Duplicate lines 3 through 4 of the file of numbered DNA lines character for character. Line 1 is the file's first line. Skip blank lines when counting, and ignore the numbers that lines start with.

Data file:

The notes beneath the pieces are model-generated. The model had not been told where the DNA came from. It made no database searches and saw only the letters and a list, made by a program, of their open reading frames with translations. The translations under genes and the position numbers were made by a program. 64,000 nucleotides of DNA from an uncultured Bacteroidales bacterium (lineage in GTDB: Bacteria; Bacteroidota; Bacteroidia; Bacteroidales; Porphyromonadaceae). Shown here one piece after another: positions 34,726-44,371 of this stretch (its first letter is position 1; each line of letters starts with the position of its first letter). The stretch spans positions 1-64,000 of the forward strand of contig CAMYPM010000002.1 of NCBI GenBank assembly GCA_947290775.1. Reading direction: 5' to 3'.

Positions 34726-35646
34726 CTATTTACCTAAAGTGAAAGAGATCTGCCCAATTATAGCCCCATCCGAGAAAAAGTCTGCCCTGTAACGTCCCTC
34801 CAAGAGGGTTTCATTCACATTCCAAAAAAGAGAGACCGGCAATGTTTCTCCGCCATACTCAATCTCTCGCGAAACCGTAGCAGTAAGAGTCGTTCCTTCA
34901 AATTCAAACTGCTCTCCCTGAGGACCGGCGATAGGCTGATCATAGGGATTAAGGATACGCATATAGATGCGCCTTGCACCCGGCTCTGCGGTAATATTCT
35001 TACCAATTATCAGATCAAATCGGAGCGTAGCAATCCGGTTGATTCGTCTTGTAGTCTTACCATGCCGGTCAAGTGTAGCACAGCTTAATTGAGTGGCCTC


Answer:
34726 CTATTTACCTAAAGTGAAAGAGATCTGCCCAATTATAGCCCCATCCGAGAAAAAGTCTGCCCTGTAACGTCCCTC
34801 CAAGAGGGTTTCATTCACATTCCAAAAAAGAGAGACCGGCAATGTTTCTCCGCCATACTCAATCTCTCGCGAAACCGTAGCAGTAAGAGTCGTTCCTTCA